MOD Pizza has raised $32 million in an equity funding round that will be used to fuel store growth for the fast-casual restaurant operator, Fortune has learned.
The chain, which operates 110 locations across 16 states, will use the proceeds from the offering to double its store count this year, after tripling it in 2015. The latest funding round was led by boutique investment bank Perella Weinberg Partners, which led MOD Pizza’s $45 million funding round in March 2015 and also holds two of MOD Pizza’s six board seats. To date, MOD Pizza has raised about $106 million from PWP and a small group of private investors.
Scott Svenson, co-founder and CEO, tells Fortune that MOD Pizza will open 70 company-owned locations this year and up to 30 franchise stores. It will also enter the U.K. market, marking its first foray abroad.
Rapid store growth is needed to stay ahead of the competition. MOD Pizza says it was the first to open a fast-casual chain that focuses on pizza in 2008, though the category has since seen a ton of rival entrants, including chains backed financially by Chipotle (CMG) and Buffalo Wild Wings (BWLD).
“This category was primed for some innovation,” says Svenson of the $40 billion pizza industry.
As Fortune has previously reported, fast-casual pizza operators are expected to open hundreds of new locations in the next few years. Pizza is fairly late to the fast-casual craze, as analysts have said that new technology helped make it easier for smaller ovens to cook pizza quickly. Fast-casual pizza chains often cook individual pies in five minutes or less. For MOD Pizza, the average is about three minutes.
“It is a fast-casual experience centered around a fantastic individualized pizza,” Svenson says. He notes that unlike other fast-casual chains like Chipotle, MOD Pizza is cooking pizzas to order, which results in a slightly longer cooking time.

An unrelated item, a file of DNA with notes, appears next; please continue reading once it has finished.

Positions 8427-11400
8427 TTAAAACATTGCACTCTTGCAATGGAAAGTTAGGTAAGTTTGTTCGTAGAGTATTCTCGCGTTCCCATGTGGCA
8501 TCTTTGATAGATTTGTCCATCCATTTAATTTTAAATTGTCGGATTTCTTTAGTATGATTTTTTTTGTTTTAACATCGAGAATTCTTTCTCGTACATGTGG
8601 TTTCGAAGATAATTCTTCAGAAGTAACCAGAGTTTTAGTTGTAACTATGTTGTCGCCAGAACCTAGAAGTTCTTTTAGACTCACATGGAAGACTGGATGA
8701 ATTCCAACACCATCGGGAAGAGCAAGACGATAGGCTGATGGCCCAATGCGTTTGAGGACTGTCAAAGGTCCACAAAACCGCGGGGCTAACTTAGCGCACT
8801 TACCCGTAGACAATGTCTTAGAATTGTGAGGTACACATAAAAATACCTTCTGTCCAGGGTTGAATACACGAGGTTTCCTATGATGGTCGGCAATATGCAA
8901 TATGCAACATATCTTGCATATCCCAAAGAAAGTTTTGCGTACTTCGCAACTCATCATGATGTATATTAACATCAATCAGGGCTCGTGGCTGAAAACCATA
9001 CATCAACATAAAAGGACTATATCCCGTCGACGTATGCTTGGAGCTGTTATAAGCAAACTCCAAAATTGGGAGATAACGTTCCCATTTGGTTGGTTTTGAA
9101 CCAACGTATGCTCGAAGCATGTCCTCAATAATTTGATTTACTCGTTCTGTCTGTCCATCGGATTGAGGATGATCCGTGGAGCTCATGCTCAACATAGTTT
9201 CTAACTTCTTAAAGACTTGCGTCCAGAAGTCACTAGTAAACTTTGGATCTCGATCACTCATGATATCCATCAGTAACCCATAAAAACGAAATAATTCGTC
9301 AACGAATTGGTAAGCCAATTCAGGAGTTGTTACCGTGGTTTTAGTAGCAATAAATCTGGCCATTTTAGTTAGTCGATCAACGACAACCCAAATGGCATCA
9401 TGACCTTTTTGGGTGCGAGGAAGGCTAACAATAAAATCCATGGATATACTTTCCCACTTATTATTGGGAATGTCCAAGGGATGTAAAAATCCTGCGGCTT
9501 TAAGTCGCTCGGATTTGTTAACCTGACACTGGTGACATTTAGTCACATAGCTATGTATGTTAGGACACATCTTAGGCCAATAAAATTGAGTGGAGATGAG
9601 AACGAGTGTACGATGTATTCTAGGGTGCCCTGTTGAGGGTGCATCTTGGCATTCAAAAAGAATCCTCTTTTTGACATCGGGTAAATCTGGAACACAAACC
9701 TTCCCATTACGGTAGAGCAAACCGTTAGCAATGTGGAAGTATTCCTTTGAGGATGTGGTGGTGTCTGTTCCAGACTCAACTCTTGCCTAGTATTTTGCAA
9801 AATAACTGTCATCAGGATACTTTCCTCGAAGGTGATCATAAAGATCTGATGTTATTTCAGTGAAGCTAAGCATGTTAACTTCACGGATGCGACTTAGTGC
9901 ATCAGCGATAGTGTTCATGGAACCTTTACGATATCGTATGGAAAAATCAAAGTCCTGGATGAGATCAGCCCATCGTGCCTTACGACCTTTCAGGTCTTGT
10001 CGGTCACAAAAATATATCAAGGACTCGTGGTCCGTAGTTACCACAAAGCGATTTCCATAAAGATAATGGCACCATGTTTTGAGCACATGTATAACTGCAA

The concept is resonating with diners. MOD Pizza brought in over $60 million in annual revenue, with same-store sales growth of 12.4%, in 2015. It plans to open locations in six additional markets this year and add 100 new stores annually for the foreseeable future. MOD Pizza also touts its corporate culture – it employs 2,200 people and ranked No. 7 on Fortune‘s 20 Best Workplaces in Retail.
The fast-casual category has seen rapid growth in recent years, as diners are willing to pay a few dollars more for food that they believe uses healthier ingredients but is still served quickly (without table service). A number of such companies have gone public over the past few years, often generating strong first-day pops. Such firms’ subsequent stock performances have been mixed, as growth in the competitive category isn’t always as strong as investors have hoped.
With that in mind, MOD Pizza says it doesn’t want to go public too early.
“There have been a lot of great brands that have gone public. They’ve all had success out of the gate and they’ve all had a mixed experience a year or two later,” Svenson said. He doesn’t view going public as an end point, saying he and his wife Ally – another MOD co-founder – have more altruistic aspirations.
“We want this next and last chapter of our professional lives to leave a legacy,” he says. “You can take a simple product like pizza and can use it to make a difference in your community.”